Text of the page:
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Issues for Startups – Privacy, Privacy Protection, and Data Security

Another key issue for startups when it comes to data security is ensuring compliance the Federal Trade Commission “disposal rule.” Originally implemented as a means as for combating identify theft of information stored on large corporate servers, the Disposal Rule is part of the Fair and Accurate Credit Transactions Act of 2003. In a nutshell, companies are required to implement certain safeguards when destroying electronic files so that these files cannot be read or reconstructed by unauthorized users. As it would pertain to startups, any customers lists, credit reporting data, medical information, and any sensitive financial information or confidential customer communications (relating to online communications companies) should be appropriately safeguarded and disposed of in a prudent fashion.[21]

Two of the other key areas startup companies should be vigilant in dealing with privacy issues, and where most occur, are with employees/independent contractors and outside vendors.[22] With respect to employees, informational privacy can be easily maintained by restricting the use of customer information to only the employees who need access to it. Limiting who is given access is one of the most time efficient ways of policing the disclosure and protection of information. In addition, company policy related to privacy should apply to all employees, not just the ones who frequently come into contact with sensitive information. Additional safeguarding can be achieved through confidentially and non-disclosure agreements. Express provisions in all agreements about the privacy of all personal non-public information will greatly assist in enforcing or defending privacy claims at a later date. In addition, the startup should include a provision where they can terminate the relationship if the employee or contractor fails to meet any of the stated privacy policy conditions. This small step can effectively eliminate future problems for startups in non-“at will” employment states.

When dealing with third parties, startups should be especially prudent in the area of privacy protection. Up to a third of data security breaches among companies arise as a result of the actions of their third-party relationships, for example with payment processors, advertisers, and vendors.[23] The first step for startups addressing privacy concerns with third parties should be to understand what nonpublic data it possesses, which is subject to regulation, and any legal obligations that may result from the disclosure of that data.[24] Federal, state, and local laws may impact the manner in which non-public information needs to be treated in different phases of the outsourcing. Companies must next review their own privacy policies to ensure that disclosure of personal information to third parties is permitted.[25]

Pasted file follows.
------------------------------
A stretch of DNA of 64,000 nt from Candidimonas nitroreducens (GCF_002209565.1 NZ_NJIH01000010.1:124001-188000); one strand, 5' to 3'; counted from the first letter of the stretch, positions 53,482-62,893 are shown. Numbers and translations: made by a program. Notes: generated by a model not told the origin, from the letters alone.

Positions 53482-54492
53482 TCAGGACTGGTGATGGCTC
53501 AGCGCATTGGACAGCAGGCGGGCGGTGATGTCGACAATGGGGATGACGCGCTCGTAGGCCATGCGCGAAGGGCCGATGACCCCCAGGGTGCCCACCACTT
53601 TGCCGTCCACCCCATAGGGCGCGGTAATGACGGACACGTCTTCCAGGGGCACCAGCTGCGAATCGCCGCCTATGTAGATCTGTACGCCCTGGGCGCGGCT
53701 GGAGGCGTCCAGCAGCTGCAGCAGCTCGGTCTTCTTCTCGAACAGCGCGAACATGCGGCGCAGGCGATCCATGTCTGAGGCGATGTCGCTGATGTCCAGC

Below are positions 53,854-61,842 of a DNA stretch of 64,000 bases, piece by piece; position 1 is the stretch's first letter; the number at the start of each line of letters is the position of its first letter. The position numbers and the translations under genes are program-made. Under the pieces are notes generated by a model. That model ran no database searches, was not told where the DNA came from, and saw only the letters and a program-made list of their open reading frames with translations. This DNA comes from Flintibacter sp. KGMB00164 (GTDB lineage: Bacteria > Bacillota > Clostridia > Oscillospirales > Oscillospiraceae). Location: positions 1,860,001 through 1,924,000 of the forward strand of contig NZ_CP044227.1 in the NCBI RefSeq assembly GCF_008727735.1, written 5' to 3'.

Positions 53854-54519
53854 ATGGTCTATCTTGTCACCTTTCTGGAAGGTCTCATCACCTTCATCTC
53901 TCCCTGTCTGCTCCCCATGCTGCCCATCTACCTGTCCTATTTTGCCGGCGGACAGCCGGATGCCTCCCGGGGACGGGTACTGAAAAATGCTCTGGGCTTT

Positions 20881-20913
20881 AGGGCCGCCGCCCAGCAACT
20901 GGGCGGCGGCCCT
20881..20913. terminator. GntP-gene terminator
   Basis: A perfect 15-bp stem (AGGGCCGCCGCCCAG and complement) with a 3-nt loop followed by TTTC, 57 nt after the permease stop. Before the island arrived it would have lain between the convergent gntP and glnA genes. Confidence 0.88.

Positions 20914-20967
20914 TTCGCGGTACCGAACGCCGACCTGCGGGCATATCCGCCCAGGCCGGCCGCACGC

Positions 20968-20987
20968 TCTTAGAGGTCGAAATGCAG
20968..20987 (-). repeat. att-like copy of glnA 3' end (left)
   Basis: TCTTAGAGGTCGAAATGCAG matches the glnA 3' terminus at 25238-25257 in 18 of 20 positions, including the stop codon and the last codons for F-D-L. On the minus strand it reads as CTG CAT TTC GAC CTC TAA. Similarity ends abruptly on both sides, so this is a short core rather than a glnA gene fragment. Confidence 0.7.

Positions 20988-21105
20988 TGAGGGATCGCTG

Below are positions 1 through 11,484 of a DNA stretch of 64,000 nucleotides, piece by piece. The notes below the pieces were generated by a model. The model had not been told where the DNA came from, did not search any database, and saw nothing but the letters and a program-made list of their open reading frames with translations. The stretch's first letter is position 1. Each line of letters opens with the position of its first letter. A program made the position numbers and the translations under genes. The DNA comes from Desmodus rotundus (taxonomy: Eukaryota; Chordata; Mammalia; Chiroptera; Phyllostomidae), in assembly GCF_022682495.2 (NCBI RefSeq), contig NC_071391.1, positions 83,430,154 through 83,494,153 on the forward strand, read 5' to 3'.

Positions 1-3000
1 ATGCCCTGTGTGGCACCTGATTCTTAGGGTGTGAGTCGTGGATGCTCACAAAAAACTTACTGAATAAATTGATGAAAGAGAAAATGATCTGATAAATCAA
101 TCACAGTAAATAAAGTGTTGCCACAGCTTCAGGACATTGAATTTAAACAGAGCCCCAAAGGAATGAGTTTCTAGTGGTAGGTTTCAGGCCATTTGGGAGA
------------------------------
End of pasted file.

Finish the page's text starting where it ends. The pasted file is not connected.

In addition, due diligence is needed with respect to the third party the startup is conducting business with. The company should review the privacy policies of any entity it has reason to believe it will share nonpublic personal information with. Privacy policies of outside vendors should also be reviewed on an annual basis to ensure compliance with the startup’s own policies. Agreements with vendors should also include a right for the startup to continuously monitor and audit the vendor’s security practices and commitments from the vendor that any of its vendors/contractors will comply with the stated privacy policy. Also, as a practical matter, vendor contracts should include the appropriate indemnity provisions, which agree to indemnify the startup from unintended disclosure third-party claims caused or permitted by the vendor. Even in situations where the vender has proper controls in place, the startup may want to consider purchasing liability insurance or requiring the vendor to purchase insurance to support the vendor's ability to compensate the outsourcing entity.[26] These actions taken together should help minimize the startup’s privacy-related risk in these areas.

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[21] FACTA Disposal Rule Goes into Effect June 1, www.ftc.gov/opa/2005/06/disposal.htm, Last accessed: December 13, 2009.

[22] Diana J.P. McKenzie and Benjamin D. Kern, “Privacy and Outsourcing: The Regulatory Framework. 724 PLI/Pat 341,” (October, 2002).

[23] Timothy J. Muris, Protecting Consumers' Privacy: 2002 and Beyond, Remarks at the Privacy 2001 Conference (October 4, 2001), available at http:// www.ftc.gov/speeches/muris/privisp1002.html

[24] Diana J.P. McKenzie and Benjamin D. Kern, “Privacy and Outsourcing: The Regulatory Framework. 724 PLI/Pat 341,” (October, 2002).

[25] Timothy J. Muris, Protecting Consumers' Privacy: 2002 and Beyond, Remarks at the Privacy 2001 Conference (October 4, 2001), available at http:// www.ftc.gov/speeches/muris/privisp1002.html

[26] Diana J.P. McKenzie and Benjamin D. Kern, “Privacy and Outsourcing: The Regulatory Framework. 724 PLI/Pat 341,” (October, 2002).

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